Category Archives: short stories

Publication day for Garry Kilworth’s Best Short Stories, and a novel with an exceedingly long name

Published today in print and ebook formats:
The Best Short Stories of Garry Kilworth
and
The Sometimes Spurious Travels Through Time and Space of James Ovit by 
Garry Kilworth

 

We’re delighted to announce publication today of two major new titles from Garry Kilworth, a retrospective Best Of… and a high-energy science-fiction romp of a novel with an exceedingly long title.

The Best Short Stories of Garry Kilworth

The Best Short Stories of Garry Kilworth

Stories from the back of the brain.

These short stories span a period of 40 years. They are as eclectic as the insect world, ranging from the bizzare to the quixotic and back again. Plucked from an oeuvre of 145 stories, they are beautifully crafted tales, several of which have snatched awards from the jaws of oblivion or shouldered their way into short lists.

Though he writes longer fiction Garry Kilworth considers himself primarily a short story writer, which is his first and last love. There is science fiction, fantasy, horror, folk lore and legend within these pages. What does not fall into any of those categories is simply unclassifiable weird fish.

The first tale is a parallel world story in which we, the people who inhabit this planet, can walk on water. The last story involves the kind of madness which is brought on by too much discipline and good order. These two sandwich a vast array of brilliant and sometimes puzzling pieces of prose.

Cover by Dominic Harman; foreword by Claude Lalumière.

Buy this ebook from: Amazon USAmazon UKAmazon CanadaBarnes and NobleKoboAppleSmashwords

Buy this book in print (ISBN: 154069271X): Amazon USAmazon UKAmazon CanadaCreateSpace – and other booksellers
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The Sometimes Spurious Travels Through Time and Space of James Ovit by Garry Kilworth

The Sometimes Spurious Travels Through Time and Space of James Ovit

A science fiction novel in three parts.

In which unstoppable time meets immoveable space…

James Ovit is a naive and slightly-lost maverick son of an elderly serial monogamist mother, whose mundane life is suddenly kick-started into headlong travel through time and space by a group of ruthless and callous scientists.

His journeys first take him spuriously into the near past and thence into the far future where, expecting to enhance his career, instead he finds other-worldly love. Finally, after tragedy causes him to cast off his loyalty to his superiors, he rejects the diplomatic corps for work as an assassin and is sent into the past to eliminate an illegal time traveller and a monster. However, things never do work out the way James believes they will and, when he finds himself researching the strangest biography of all time, he knows the authorities who gave him another chance will once again shake their heads in disbelief at his ability to ignore their orders.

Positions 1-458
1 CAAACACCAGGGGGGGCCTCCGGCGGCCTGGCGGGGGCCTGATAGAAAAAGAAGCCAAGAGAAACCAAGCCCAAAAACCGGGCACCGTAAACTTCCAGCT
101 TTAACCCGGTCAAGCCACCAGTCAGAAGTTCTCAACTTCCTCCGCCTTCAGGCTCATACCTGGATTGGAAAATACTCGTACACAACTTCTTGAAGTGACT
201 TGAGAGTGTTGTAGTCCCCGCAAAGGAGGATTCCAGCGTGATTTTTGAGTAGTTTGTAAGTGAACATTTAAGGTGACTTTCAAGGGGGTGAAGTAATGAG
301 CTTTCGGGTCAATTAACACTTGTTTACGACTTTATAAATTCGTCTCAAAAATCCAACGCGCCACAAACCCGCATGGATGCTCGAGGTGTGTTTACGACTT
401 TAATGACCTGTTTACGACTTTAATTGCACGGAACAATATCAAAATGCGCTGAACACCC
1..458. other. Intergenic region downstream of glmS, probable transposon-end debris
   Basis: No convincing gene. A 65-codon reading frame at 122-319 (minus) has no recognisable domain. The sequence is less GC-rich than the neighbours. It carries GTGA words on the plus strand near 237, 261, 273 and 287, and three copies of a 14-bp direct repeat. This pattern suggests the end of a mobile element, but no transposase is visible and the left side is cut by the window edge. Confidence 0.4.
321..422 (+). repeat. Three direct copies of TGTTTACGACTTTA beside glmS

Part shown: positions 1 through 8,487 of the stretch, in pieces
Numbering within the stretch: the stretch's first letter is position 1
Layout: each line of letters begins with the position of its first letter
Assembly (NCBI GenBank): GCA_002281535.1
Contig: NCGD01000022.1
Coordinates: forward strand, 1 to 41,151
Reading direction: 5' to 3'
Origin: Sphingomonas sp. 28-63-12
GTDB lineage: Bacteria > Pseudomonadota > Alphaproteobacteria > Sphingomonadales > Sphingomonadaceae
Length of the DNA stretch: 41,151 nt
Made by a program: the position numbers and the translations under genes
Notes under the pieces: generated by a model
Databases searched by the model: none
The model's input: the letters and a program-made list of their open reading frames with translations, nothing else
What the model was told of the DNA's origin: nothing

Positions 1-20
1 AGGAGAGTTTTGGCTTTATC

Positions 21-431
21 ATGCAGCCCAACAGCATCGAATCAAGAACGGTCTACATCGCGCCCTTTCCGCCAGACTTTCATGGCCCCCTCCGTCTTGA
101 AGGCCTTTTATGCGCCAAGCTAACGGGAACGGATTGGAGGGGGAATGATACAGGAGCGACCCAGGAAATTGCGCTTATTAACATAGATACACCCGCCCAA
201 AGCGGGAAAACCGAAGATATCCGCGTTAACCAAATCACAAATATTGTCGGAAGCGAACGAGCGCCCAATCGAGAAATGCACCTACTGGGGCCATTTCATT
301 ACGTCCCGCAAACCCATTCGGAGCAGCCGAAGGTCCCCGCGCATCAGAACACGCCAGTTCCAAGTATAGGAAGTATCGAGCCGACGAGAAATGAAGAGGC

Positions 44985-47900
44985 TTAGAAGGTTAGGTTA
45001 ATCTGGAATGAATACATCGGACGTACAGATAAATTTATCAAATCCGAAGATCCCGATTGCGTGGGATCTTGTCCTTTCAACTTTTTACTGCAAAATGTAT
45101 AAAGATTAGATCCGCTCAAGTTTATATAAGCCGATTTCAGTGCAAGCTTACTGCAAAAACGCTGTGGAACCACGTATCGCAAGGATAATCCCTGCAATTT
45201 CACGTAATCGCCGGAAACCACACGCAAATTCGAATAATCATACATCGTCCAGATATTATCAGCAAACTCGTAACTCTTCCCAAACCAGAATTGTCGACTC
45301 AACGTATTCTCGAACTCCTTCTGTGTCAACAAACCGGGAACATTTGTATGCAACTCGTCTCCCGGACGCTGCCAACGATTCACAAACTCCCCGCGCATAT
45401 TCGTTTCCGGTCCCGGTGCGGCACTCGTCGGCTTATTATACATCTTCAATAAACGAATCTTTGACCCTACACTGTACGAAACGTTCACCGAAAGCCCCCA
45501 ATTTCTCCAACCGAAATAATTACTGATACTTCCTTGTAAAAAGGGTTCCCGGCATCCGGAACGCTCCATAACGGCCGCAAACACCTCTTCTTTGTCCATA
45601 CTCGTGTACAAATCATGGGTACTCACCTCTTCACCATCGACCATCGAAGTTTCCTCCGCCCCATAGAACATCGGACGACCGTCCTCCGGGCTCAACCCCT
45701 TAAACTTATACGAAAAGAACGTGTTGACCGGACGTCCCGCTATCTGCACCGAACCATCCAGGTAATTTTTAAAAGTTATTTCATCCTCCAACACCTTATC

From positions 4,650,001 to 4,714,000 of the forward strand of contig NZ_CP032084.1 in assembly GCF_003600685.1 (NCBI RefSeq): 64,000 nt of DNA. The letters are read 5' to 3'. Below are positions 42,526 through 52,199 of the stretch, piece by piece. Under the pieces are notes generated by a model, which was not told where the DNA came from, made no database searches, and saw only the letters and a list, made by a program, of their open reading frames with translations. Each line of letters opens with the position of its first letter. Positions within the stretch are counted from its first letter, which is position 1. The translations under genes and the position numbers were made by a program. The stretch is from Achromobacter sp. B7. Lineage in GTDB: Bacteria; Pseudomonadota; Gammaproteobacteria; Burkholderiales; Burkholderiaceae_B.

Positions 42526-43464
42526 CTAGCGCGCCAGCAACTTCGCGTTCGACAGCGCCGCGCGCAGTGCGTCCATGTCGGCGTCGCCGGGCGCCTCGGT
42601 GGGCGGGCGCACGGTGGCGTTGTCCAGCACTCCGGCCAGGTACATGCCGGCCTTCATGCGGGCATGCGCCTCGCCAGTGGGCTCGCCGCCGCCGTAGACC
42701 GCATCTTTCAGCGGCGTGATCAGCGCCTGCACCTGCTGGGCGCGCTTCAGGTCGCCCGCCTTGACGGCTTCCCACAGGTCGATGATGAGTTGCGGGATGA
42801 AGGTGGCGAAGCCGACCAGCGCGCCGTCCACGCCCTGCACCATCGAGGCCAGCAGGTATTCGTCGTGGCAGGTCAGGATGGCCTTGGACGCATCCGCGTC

Cover by piolka.

Buy this ebook from: Amazon USAmazon UKAmazon CanadaBarnes and NobleKoboAppleSmashwords

Buy this book in print (ISBN: 154069237X): Amazon USAmazon UKAmazon CanadaCreateSpace – and other booksellers
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“One is left in no doubt about the quality of the writing or of Kilworth’s talent…” Times Educational Supplement

“The tales are haunting, often almost poetic, but still chilling.” Fantasy Zone on In The Country Of Tattooed Men

“His characters are strong and the sense of place he creates is immediate and strong.” Sunday Times

“Kilworth is a master of his trade.” Punch

“Arguably the finest writer of short fiction today, in any genre.” New Scientist


Mementoes by Keith Brooke – due late 2016 from Newcon Press

Back in 2012 the fabulous Newcon Press launched a series of twelve single-author short fiction collections called ‘Imaginings’, each available in limited edition hardback and ebook versions. Each book contained a mix of reprints and original fiction, often with accompanying notes by the author, and the line-up of constributors was impressive:

  1. Tanith Lee: Cold Grey Stones
  2. Stephen Baxter: Last and First Contacts
  3. Tony Ballantyne: Stories from the Northern Road
  4. Lisa Tuttle: Objects in Dreams
  5. Nina Allan: Microcosmos
  6. Adrian Tchaikovsky: Feast and Famine
  7. Steve Rasnic Tem: Twember
  8. Eric Brown: Strange Visitors
  9. Adam Roberts: Saint Rebor
  10. Dave Hutchinson: Sleeps with Angels
  11. Liz Williams: The Light Warden

You might have noticed that the 12th volume is missing from the list…

On Saturday I attended a lovely gathering to mark Newcon’s tenth anniversary, and among other things Newcon supremo Ian Whates announced that the final ‘Imaginings’ volume, due later this year, is… Mementoes by me.

This is a special book for me, marking various anniversaries in the field, including almost 30 years to the day since I first sat down to try to write for professional publication, and 25 years since the publication of my first novel.

The collection includes the four-part serial Memento, first published in Aethernet and now compiled as a novella to form the first part of the collection; the second half of the book comprises six short stories, and a novelette. Two of the stories are original to the collection, one a big SF story the revisits the Fermi Paradox (as many of my recent stories have done), and the other a quiet and nasty little horror story (returning to the kind of writing I did when I was starting out). Others included a novelette about alien languages and mind-sets (a rare exploration for me, as up until recently I’ve shied away from aliens in fiction, for reasons explained in the story notes), and a near-future story that was shortlisted for last year’s Seiun Award.